Community Engagement and Daniel Pink

“I am only interested in what works.” That’s what Daniel Pink says about workforce, schools, artists, everything. This author of A Whole New Mind and Drive talked to a crowd of people convened by the Patterson Foundation around their initiative on Cultural Connections with Students. The studies and the data generated through this initiative are compelling: for anything other than simple, repetitive work, the carrot and stick approach does not work. The science of motivation seems to show this with certainty. Still many policymakers, public and private, seem unconvinced (think about the current system for incentivizing teachers). What struck me about Pink’s message on motivation is that it seems like it also applies to the very nature of engagement and community. Pink shared research on artists and creativity that showed that uncommissioned work is markedly more creative than work that is commissioned. I concluded that with the uncommissioned work the artist found their inspiration from within; he/she OWNED the process and the product differently. The artist was more genuinely engaged. We know that an engaged community, one where there is a web of relationships characterized by personal investment and reciprocity, is a community that enjoys a higher level of productivity and thriving.

Pink offers three elements that truly motivate and generate engagement: Autonomy, Mastery and Purpose. I will focus on Autonomy for this blog. Community thriving generated through the genuine engagement of community members is like the uncommissioned art – it is not dictated, managed or controlled, and as such it is more robust. It is through self-direction of community members, autonomy, that it occurs.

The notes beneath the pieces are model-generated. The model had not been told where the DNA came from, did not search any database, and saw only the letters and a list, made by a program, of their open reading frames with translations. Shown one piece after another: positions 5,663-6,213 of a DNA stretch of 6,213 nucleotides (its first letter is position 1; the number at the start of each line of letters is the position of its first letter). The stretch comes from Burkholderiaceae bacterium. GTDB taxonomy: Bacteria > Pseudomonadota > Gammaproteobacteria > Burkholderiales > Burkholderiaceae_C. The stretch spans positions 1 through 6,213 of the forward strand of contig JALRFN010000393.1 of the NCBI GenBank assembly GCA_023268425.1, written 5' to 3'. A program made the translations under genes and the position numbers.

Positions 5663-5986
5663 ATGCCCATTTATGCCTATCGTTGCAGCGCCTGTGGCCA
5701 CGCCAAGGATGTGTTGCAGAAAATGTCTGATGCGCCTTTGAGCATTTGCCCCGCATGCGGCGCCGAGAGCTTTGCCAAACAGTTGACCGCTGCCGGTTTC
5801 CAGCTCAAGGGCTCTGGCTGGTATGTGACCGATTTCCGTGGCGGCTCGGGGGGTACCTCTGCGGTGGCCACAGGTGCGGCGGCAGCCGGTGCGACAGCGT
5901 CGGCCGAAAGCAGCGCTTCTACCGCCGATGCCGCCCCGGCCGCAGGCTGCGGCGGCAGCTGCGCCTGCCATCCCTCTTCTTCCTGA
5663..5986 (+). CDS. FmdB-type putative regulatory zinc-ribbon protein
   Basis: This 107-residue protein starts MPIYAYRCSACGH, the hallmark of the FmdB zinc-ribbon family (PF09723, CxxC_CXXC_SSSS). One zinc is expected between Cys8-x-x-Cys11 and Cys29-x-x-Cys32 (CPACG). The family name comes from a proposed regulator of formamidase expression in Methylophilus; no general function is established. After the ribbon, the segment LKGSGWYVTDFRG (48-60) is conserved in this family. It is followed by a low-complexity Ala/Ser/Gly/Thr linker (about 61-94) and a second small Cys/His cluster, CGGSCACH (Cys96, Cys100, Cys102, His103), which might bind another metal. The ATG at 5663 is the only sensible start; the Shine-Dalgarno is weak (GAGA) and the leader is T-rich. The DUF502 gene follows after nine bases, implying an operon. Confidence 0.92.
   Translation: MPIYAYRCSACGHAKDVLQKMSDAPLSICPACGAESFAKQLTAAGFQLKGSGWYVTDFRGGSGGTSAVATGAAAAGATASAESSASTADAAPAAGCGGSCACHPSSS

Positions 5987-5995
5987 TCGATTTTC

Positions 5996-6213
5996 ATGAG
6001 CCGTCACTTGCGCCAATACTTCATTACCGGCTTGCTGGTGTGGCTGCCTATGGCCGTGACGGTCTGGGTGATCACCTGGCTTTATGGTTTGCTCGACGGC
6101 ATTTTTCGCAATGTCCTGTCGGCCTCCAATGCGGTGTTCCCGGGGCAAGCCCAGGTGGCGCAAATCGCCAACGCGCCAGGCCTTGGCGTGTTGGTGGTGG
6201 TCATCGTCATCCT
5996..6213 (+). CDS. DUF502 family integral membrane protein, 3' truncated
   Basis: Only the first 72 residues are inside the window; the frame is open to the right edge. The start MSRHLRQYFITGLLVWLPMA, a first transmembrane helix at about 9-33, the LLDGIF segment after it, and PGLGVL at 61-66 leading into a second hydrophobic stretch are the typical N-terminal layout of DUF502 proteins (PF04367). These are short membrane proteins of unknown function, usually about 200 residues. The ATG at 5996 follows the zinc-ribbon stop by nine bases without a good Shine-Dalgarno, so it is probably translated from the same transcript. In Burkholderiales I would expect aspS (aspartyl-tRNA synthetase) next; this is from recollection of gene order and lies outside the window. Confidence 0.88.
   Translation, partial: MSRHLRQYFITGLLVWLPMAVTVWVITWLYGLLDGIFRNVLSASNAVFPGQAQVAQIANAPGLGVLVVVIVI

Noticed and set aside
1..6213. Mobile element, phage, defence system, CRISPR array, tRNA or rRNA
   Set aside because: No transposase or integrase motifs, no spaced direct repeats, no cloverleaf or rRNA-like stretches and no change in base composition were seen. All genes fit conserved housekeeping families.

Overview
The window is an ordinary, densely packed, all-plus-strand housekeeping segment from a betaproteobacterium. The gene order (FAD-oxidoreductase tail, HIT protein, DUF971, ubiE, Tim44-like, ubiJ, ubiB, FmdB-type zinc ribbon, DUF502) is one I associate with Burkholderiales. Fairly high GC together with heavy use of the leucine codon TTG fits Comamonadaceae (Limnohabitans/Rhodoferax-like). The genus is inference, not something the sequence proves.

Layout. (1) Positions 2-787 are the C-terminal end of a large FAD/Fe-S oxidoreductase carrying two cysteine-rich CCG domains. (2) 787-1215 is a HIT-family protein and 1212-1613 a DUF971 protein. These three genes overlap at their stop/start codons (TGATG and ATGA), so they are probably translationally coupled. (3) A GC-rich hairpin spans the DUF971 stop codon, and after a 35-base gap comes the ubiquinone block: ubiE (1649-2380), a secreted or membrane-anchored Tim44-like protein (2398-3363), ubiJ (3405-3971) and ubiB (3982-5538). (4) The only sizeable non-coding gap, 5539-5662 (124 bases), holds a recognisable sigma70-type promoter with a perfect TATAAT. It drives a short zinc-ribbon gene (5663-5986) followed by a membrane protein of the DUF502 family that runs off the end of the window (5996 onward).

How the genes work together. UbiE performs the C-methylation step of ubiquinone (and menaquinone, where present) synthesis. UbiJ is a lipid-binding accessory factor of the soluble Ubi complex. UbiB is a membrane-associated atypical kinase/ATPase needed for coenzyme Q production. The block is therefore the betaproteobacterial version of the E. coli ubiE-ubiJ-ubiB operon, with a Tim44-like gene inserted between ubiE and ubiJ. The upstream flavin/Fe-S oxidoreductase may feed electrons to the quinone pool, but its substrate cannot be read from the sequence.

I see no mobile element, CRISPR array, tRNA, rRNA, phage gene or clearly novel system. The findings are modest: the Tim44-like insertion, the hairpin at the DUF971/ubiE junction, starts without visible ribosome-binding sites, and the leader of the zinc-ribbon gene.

Governments and funders seldom heed Pink’s powerful recommendations. The inclination to manage, often micro-manage, seems too great. In the context of community this often demonstrates itself through a lack of faith in the wisdom and capacities of residents to be the first investors in solutions and approaches they know best because they are closest to them. Understanding what motivates or drives people matters for our kids, their teachers, our workplaces and for our neighborhoods. Let’s shift our thinking to reflect the science and a different approach to motivation for the sake of community.